If someone owes you money, you have a legal right to collect the debt, right? Well, it is not always that simple. What happens when the debtor borrowed the money (or bought services on credit) in good faith, but later experienced financial hardships that harmed their ability to repay the debt? The law protects the rights of creditors and of debtors in debt-related disputes. Debtors must pay debts if it is possible for them to do so, but debtors must refrain from pursuing them in an intrusive way, and most debts must be written off after the statute of limitations has expired or if the debtor has declared bankruptcy. If your company needs to collect a debt from a client, avoid the shady world of third-party collection agencies. Instead, contact an Alabama creditors’ rights lawyer.
How the FDCPA Applies to First Party Creditors
The Fair Debt Collection Practices Act (FDCPA) is a federal law that protects borrowers from abusive debt collection practices by debt collectors. The original purpose of the current version of the law was to protect borrowers from harassment by third-party collection agencies. Some provisions of the law also apply to first-party collectors, in other words, to the collection departments of the bank or company from which the money was borrowed. Many first party borrowers refer the debts owed to them to third party debt collectors after a certain time period; even if your company does this, it is important to follow the rules regarding interactions with debtors during the period when your company is handling the debt collection process.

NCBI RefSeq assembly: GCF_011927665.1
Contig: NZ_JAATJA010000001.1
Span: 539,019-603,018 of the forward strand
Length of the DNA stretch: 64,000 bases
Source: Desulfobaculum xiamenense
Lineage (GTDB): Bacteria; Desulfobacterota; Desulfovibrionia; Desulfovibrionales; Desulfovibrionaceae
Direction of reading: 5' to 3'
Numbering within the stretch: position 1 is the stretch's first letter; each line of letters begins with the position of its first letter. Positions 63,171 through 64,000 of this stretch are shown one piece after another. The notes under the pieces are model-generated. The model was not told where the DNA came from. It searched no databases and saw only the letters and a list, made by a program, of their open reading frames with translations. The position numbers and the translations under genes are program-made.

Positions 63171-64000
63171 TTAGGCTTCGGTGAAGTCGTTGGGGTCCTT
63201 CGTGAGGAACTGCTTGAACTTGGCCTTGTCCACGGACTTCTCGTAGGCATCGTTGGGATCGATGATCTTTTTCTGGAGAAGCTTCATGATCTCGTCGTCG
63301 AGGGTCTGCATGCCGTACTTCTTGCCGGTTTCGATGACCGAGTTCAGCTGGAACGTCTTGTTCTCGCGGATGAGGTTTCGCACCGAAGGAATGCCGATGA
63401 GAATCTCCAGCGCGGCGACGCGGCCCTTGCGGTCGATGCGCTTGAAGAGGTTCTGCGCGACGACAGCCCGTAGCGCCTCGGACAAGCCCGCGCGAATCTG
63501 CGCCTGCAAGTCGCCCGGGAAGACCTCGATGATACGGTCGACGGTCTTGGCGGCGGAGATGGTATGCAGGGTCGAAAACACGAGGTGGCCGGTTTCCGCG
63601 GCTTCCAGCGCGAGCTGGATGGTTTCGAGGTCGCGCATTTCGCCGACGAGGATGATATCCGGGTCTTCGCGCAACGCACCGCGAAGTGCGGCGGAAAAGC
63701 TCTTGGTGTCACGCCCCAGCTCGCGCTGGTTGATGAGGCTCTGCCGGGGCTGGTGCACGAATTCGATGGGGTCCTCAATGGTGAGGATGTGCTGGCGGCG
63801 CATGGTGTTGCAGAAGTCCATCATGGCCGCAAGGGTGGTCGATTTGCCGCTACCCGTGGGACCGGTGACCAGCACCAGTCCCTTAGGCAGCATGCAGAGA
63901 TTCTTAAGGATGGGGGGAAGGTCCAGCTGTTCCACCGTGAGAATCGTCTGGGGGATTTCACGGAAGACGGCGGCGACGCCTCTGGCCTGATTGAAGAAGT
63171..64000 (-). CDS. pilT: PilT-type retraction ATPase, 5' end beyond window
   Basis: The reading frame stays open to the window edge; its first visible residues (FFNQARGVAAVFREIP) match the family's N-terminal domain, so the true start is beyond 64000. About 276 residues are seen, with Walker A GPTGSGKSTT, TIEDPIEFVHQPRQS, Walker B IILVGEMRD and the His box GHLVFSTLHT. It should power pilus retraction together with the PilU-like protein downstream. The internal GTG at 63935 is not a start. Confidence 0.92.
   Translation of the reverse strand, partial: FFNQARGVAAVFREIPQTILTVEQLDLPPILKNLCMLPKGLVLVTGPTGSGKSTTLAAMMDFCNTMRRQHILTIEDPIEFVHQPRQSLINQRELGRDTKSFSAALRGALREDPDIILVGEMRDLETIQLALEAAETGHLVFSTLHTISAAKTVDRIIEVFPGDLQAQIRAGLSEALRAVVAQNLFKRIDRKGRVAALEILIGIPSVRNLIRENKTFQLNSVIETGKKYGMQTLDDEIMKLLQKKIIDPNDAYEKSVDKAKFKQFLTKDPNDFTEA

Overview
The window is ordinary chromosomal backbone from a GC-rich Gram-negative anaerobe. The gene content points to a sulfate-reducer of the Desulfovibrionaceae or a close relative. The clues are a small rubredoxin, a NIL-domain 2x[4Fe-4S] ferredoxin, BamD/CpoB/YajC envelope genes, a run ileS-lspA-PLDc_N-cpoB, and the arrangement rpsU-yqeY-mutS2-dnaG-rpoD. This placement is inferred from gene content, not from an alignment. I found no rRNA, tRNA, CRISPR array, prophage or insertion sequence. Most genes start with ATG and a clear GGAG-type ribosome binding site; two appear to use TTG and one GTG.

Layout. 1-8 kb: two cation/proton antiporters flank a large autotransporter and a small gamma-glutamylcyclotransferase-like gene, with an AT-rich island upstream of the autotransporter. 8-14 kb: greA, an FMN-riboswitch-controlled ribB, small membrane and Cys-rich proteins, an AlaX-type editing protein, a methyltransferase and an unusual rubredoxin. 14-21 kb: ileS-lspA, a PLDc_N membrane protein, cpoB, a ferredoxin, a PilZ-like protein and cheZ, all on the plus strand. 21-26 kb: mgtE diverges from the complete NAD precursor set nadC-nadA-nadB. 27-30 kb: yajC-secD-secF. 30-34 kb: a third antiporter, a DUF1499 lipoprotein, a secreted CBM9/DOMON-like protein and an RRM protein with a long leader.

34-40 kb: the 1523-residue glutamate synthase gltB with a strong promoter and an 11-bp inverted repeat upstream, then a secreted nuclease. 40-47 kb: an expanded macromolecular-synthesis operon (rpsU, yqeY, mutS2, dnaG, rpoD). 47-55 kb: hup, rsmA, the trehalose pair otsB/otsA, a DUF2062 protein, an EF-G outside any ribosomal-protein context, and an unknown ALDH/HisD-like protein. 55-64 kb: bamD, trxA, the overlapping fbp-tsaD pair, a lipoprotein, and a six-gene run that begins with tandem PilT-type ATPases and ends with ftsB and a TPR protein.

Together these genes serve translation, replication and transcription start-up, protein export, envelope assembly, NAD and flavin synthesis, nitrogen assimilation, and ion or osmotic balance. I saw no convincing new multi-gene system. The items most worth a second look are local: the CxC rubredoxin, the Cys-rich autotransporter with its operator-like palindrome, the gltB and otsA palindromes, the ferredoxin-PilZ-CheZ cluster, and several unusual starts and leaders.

Unfair Practices to Avoid
The law protects borrowers from unfair, deceptive, or abusive acts and practices (UDAAPs), whether from first party debt collectors or third-party collection agencies. The more you engage in UDAAPs, the less likely a court is to support your efforts to collect the money owed to you. The following are UDAAPs of which first-party creditors should beware:
- Expensive late fees that increase as more time passes since the original due date
- Untrue or misleading information or ambiguous statements in correspondence sent to the borrower, especially if those statements are meant to intimidate the borrower
- Disclosing the borrower’s debt to the borrower’s employer or coworkers
What First Party Creditors Can Do to Collect a Debt
You should communicate directly and politely with the borrower, preferably through written correspondence. You should notify the borrower if you plan to file a lawsuit, but do not make empty threats. Talk to a creditors’ rights attorney about your options for suing for payment of the debt. You may be able to petition the court to garnish the borrower’s paychecks or bank account.
Let Us Help You Today
A creditors’ rights lawyer can help you collect debts owed to you within the limits of the law. Cloud Willis Ellis represents creditors attempting to collect debts, including in cases where the borrower has filed for bankruptcy or has already filed for bankruptcy. Contact an Alabama creditors’ rights attorney at Cloud Willis & Ellis for a consultation.